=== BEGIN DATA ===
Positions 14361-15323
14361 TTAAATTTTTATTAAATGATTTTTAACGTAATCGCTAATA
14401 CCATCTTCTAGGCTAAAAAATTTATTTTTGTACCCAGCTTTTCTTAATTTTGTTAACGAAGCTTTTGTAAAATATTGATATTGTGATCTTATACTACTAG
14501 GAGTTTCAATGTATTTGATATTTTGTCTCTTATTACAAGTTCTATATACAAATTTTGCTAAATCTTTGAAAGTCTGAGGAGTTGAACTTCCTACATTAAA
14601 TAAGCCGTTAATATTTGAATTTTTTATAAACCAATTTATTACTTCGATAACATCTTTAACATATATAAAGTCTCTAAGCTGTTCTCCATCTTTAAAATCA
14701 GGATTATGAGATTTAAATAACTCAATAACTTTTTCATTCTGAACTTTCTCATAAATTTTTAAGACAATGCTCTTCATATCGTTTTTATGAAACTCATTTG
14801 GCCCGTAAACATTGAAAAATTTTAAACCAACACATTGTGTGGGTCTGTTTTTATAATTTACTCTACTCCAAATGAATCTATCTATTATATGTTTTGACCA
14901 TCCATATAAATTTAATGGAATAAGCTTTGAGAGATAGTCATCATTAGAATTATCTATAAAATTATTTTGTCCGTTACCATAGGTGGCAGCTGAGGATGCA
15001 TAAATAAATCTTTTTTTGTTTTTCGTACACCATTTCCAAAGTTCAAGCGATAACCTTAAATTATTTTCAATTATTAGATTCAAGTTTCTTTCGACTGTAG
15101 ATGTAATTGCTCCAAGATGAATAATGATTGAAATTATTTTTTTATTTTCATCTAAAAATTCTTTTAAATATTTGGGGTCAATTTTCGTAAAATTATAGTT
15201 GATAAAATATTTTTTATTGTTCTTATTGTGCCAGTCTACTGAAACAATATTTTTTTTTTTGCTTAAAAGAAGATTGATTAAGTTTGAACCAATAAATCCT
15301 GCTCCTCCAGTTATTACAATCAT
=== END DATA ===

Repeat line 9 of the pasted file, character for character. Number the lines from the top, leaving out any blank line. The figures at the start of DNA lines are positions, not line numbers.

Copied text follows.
15001 TAAATAAATCTTTTTTTGTTTTTCGTACACCATTTCCAAAGTTCAAGCGATAACCTTAAATTATTTTCAATTATTAGATTCAAGTTTCTTTCGACTGTAG